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Rushi Patel

Independent Research

Pd: 2

Chawkat

January 30, 2018

Annotated Bib:

The research in this article provides insight how juror use their previous experiences to

introduce extraneous info, as well as providing how states and courts have “attempted” to reduce

the risk of this. Courts support using previous experiences to make decisions. However, they

don’t support using their previous knowledge to bring in brand new evidence into the court.

Usually, courts, try to stop this by preventing the juror from taking independent trips to accident

sites or crime scenes or reading medical references. When one of the jurors don’t have the same

outside information as another juror can create a lot of problems when making a decision about a

case. The three-prong test is used to determine if a juror is committing misconduct in a case. The

purpose of the three-prong test is to determine whether or not the juror will commit misconduct

by three rules. These are that jurors “use some expertise that is not within the common

[experiences of the juror],” that person must tell his/her expert opinion to the other jurors, and

the juror's opinion should concern a material issue in the case. In the journal, they gave a

real-world case, People Vs.Maragh, which was when two of the jurors were nurses who were

part of a homicidal trial. These nurses performed independent estimations of the victim’s blood

loss using the professional experience to conduct it. The findings that the jurors’ found
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contradicted the expert’s findings. Furthermore, some of the states tried to prevent extraneous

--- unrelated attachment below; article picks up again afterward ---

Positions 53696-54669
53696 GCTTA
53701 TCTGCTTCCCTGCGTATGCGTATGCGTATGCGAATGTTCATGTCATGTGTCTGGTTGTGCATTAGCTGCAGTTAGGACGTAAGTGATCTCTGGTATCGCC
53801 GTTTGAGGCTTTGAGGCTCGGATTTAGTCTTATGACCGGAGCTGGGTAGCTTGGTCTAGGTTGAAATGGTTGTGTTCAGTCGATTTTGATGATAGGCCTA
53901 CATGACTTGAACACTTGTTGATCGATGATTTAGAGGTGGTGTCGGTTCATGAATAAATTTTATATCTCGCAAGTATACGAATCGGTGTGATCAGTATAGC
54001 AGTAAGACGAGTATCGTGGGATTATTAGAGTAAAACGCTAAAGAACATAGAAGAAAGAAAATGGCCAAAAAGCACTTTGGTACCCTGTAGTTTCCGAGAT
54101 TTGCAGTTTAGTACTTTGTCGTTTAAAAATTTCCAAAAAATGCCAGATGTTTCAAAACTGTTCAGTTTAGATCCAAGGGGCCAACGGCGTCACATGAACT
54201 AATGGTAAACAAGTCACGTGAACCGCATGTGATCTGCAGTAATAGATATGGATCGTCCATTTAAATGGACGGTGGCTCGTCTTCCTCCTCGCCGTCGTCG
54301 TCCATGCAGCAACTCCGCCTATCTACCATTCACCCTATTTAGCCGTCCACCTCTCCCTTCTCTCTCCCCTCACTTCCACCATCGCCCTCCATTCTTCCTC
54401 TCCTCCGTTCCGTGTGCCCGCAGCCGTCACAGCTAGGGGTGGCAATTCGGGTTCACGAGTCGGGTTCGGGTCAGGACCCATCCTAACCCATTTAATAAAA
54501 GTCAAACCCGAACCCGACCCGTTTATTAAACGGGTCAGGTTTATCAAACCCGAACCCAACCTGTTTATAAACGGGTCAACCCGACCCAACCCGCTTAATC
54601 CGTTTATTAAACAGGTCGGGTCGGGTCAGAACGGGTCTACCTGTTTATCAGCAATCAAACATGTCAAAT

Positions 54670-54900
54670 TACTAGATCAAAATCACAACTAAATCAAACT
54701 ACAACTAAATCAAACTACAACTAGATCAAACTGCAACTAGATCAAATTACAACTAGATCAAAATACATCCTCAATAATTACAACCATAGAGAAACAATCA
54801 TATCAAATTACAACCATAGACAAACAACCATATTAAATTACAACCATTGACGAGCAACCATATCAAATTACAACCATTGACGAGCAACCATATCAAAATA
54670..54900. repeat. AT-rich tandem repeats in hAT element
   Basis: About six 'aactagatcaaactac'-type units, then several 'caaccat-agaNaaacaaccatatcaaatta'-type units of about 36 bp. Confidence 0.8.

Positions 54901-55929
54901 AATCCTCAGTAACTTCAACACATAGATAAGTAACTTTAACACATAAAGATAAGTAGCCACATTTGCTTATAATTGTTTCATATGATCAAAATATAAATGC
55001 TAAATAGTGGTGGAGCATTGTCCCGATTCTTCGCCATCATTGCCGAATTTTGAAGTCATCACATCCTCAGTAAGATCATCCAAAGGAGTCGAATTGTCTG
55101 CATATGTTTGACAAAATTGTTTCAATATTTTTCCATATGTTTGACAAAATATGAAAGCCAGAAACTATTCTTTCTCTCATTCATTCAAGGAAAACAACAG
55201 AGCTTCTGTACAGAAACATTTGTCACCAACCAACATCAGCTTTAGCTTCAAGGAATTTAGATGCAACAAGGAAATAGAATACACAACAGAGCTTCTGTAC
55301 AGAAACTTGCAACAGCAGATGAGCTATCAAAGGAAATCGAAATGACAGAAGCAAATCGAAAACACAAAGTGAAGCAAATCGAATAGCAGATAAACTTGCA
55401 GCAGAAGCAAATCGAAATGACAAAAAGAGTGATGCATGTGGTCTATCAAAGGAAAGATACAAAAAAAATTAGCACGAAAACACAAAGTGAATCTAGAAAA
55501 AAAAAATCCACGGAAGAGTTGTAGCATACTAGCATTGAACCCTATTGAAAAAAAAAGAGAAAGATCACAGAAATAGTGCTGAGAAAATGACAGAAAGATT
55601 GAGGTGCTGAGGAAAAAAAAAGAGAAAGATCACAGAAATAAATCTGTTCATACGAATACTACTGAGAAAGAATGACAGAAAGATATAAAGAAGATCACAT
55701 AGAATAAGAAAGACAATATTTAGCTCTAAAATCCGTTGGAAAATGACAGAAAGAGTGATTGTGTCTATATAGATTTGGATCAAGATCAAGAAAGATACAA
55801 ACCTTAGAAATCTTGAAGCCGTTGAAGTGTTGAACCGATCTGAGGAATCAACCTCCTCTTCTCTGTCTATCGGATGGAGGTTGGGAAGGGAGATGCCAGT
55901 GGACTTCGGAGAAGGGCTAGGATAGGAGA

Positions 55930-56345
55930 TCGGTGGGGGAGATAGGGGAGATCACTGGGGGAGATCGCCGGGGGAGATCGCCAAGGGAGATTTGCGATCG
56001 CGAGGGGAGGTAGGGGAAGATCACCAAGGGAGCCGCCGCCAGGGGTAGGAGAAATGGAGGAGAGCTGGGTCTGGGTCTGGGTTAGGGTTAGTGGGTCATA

information by having jurors digress from media or any other connections to the world.

Additionally, some states went as even far enough to ban jurors from using extraneous

information. However, California and Washington draw a distinction between the use of personal

expertise to give opinions and expertise to introduce new facts. In conclusion, personal expertise

can be interpreted in different ways by different people and states.

This information is reliable because it was located in a database, meaning that the

information had been checked for accuracy. Additionally, the author explains the ways in which

extraneous information can be a problem when making decisions. Furthermore, the author

provides in-depth ways where states have been trying to prevent extraneous information from

leaking into the courtroom. The author provided different court cases where extraneous

information was taken into account. Kristin A. Liska, the author of the academic journal, was a

student at the University of Stanford and part of Stanford Law program. The source was

published in 2017, making the source not outdated due to the fact that it is providing current

information about the status of extraneous information in society. This source is based on fact,

therefore there is no other point of view that needs to be addressed in this paper. The author,

however, discusses how extraneous information can change a verdict of a trial.

Liska, Kristin A. "Experts in the jury room: when personal experience is extraneous
information." ​Stanford Law Review​, Mar. 2017, p. 911+. ​Student Resources In Context​,
http://link.galegroup.com/apps/doc/A491843136/GPS?u=glen20233&sid=GPS&xid=9505ef
ae. Accessed 29 May 2018.
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